Self-Control is Taught

May 4, 2011

Have you ever watched children playing and noticed that a situation was escalating? The responsible adults, who are observing, often struggle because we do not know how long we should wait before getting involved. How long do we let them try to work it out? What about allowing them to build problem-solving skills?

Then it happens…and we find ourselves pulling the children apart and forcing them to take time to cool down before they can even think about going to the “peace table” or the “talk-it-out corner” or whatever method has been established to restore peace. How did it get out of hand so fast?

If you have a child who is showing signs of a quick temper or being easily frustrated, I suggest that there are great methods of teaching him to notice when things are escalating inside his own body. I also suggest that this must begin early. Eventually, he will have the self-control to know when to walk away on his own, but he will need your help to identify these triggers. Observe the early warning signs. When you see the first signs of frustration, help your child understand what that feels like and suggest that he take a deep breath, take a short rest, walk away if it is appropriate, stretch, or make some brief adjustment that relieves the pressure. In the beginning, you will make this adjustment for him. You can say, “Hosea, would you like to take a brief stretch”? You might even walk over and take both his hands in yours and take three deep breaths with him. Again, you will need to teach him how BEFORE it reaches that critical stage. This will let him know that YOU see the early signs that he is getting frustrated. Later, discuss what you saw and teach him to notice it, too.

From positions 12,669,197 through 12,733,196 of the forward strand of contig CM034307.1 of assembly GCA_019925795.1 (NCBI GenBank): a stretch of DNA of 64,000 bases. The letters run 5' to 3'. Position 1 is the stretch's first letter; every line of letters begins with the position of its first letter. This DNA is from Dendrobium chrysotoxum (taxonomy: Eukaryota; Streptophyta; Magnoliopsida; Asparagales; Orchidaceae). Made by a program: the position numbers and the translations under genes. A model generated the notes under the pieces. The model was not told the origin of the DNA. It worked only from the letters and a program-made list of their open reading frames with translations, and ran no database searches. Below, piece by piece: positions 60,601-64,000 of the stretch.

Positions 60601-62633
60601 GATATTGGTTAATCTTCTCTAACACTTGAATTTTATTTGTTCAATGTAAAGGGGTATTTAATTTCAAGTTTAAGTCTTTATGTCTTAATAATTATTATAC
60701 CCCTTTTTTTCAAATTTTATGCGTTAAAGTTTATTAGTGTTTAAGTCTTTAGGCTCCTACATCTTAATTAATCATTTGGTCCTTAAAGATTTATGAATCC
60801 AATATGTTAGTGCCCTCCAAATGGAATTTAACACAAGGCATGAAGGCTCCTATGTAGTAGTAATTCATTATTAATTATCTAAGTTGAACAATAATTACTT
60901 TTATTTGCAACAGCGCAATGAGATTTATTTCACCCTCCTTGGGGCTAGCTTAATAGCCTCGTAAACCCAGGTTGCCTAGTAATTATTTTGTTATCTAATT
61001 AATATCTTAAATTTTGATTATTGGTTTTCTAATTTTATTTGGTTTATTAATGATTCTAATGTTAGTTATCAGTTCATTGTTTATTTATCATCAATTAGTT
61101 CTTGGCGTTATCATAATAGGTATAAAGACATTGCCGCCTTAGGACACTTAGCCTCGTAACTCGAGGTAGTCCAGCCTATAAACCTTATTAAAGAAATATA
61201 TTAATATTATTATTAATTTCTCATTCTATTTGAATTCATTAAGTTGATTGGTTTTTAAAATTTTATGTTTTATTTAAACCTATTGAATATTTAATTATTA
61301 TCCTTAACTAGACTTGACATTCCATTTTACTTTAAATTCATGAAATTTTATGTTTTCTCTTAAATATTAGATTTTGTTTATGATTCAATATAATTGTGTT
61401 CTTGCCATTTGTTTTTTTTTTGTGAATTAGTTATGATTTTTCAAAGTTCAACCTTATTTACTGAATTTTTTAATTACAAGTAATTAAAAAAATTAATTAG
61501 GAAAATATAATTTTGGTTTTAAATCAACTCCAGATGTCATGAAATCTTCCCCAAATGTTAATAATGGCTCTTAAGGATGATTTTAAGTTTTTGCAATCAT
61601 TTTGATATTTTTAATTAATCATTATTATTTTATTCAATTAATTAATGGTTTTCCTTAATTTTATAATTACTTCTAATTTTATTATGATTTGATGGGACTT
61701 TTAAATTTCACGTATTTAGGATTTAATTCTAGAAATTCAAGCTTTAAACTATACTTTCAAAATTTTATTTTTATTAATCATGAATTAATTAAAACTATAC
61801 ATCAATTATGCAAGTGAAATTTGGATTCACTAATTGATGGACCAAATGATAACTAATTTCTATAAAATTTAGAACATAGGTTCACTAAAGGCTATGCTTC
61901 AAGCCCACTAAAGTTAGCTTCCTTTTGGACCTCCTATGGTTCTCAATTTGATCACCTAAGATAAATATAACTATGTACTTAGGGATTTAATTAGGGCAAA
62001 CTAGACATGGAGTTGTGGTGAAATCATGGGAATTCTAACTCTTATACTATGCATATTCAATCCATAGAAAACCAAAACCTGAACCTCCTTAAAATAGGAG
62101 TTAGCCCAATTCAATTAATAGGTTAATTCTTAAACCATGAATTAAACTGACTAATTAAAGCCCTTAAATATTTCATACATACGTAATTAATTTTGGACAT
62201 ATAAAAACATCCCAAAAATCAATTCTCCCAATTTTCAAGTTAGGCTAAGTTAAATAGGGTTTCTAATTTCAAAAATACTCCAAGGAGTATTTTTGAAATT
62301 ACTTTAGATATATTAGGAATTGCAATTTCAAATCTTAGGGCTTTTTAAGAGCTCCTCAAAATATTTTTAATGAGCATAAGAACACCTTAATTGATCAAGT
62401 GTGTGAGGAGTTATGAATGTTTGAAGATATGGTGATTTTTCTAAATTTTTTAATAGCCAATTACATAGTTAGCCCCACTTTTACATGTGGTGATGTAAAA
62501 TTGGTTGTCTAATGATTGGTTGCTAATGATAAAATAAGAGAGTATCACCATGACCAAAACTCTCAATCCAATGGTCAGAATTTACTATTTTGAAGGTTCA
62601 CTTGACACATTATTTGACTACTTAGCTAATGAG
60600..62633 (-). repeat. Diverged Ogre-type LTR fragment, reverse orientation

It is our role to teach our children to become self-regulating, and we want to do it in the most positive manner. Teaching them that we can only be responsible for our own actions begins early. Redirection is such a positive way to keep children focused on positive behavior…reward what you want to see repeated. The first time you see them practicing self-control, offer specific praise.

Often children act out because they are stressed and just need to be soothed. Great soothing activities are sensory experiences: water play, sand play, playing with silly putty, playing in a sandbox, blowing bubbles, finger painting, etc… So often we resort to discipline when redirection is all that is needed.

Theodore Roosevelt said, “The most important single ingredient in the formula of success is knowing how to get along with people.” If that is true, we must begin early to teach our children how to self-regulate, so that they can become successful in every area of their lives.